Rammurthy wondered what devils in his past Matthew was railing against – all these social activist types always were, in some way or the other. It did not matter, of course, in a practical sense; nothing that he could say would dissuade Matthew from performing his duty. And he had no authority over his staff members anyway, the most he could do was cut their salaries if their attendance sheets had holes. As a rule, it was the over-diligent ones that caused all the trouble.
He looked out along the road in hope. To his relief, the bus was here.
‘Good idea,’ he told Matthew. It was always best to maintain cordial relationships, even with the crazy ones. ‘All the best.’
* * *
For the next five days, Rammurthy did not get a visit from Matthew, so he used the undisturbed time to fill up the school’s books with satisfactory numbers. They did not have receipts for all their expenses, and their ledger would not stand up to a proper audit, but who was going to audit a government school? The DEO, when he arrives, would be only too eager to sign at the appropriate place in exchange for an appropriate sum of money which would, of course, be adjusted under Miscellaneous Expenses on next month’s records.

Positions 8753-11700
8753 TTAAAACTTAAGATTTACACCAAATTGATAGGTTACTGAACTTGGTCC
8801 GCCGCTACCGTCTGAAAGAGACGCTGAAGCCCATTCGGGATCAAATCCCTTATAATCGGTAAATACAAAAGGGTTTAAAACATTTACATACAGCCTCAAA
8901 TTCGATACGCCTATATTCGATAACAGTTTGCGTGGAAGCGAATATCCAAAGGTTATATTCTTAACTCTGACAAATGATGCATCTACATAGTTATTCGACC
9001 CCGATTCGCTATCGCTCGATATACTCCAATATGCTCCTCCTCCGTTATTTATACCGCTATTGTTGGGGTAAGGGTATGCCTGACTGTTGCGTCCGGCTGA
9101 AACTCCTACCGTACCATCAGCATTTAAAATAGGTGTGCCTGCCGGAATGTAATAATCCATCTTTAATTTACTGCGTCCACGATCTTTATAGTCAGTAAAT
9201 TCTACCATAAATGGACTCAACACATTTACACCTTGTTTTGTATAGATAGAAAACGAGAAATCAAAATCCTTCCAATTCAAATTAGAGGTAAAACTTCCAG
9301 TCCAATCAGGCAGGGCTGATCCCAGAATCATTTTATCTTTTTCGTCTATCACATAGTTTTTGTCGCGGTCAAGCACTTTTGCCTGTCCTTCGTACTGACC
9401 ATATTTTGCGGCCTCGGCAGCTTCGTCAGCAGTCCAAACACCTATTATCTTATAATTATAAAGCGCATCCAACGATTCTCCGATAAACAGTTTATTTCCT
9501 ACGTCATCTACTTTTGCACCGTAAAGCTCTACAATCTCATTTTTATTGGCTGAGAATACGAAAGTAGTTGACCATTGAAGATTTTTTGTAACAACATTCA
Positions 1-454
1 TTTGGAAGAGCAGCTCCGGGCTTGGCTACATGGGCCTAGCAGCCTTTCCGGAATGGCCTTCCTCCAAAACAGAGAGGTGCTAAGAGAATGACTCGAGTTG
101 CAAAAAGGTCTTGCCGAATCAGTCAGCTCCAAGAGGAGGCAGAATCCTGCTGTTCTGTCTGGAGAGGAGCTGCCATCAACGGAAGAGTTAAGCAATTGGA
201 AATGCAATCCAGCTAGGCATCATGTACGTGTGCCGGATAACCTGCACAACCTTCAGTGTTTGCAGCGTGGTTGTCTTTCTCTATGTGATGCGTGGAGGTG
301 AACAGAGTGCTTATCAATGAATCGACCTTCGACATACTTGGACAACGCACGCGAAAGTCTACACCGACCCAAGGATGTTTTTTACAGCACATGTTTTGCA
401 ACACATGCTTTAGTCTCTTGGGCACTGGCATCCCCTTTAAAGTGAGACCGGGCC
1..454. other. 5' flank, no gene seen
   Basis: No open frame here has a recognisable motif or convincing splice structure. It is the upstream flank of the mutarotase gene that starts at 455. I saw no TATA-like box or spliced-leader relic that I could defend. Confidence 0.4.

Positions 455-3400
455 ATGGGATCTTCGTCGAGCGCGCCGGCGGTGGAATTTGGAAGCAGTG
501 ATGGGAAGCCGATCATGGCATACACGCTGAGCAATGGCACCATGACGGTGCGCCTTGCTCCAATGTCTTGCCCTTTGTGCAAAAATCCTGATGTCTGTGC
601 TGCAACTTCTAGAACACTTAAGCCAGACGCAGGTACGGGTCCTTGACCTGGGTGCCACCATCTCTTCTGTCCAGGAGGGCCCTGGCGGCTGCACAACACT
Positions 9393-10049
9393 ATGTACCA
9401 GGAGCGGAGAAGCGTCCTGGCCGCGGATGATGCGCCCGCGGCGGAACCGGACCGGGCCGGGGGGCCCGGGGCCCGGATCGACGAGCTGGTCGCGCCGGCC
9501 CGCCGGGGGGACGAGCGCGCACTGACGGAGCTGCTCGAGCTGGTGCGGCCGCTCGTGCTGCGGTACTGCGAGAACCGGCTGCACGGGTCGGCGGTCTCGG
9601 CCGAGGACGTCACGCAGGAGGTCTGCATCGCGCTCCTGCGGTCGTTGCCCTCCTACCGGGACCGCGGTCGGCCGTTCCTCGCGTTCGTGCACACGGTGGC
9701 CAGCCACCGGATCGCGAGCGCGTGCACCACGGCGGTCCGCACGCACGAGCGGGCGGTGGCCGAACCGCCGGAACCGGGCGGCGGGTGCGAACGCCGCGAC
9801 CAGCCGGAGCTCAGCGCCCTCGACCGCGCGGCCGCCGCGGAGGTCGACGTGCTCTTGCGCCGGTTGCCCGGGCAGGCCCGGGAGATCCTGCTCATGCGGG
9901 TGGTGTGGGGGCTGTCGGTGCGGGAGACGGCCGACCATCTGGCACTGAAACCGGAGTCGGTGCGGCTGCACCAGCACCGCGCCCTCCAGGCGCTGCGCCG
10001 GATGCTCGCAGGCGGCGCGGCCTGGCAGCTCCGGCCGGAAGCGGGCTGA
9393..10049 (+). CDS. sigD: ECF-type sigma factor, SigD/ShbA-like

On his way back to the bus stop from school every day that week, Rammurthy made it his business to walk along the Shivalayam’s way, to see how Anvesh’s little enterprise was running. He noted that the numbers had begun to balloon now; that Saturday, he was presiding over a crowd of some hundred people.
Babu Ram, who went by the moniker of Babai because he owned the Babai Hotel in the village, was all smiles that week. He confided in Rammurthy over a cup of tea that business had boomed over the last few days. If the same demand held up, he said, he may have to employ another boy to help them out.
Rama Shastri was happy; where his temple attracted five or ten people per day on average, now it was getting at least fifty. And all of them, of course, left behind monetary donations in the box.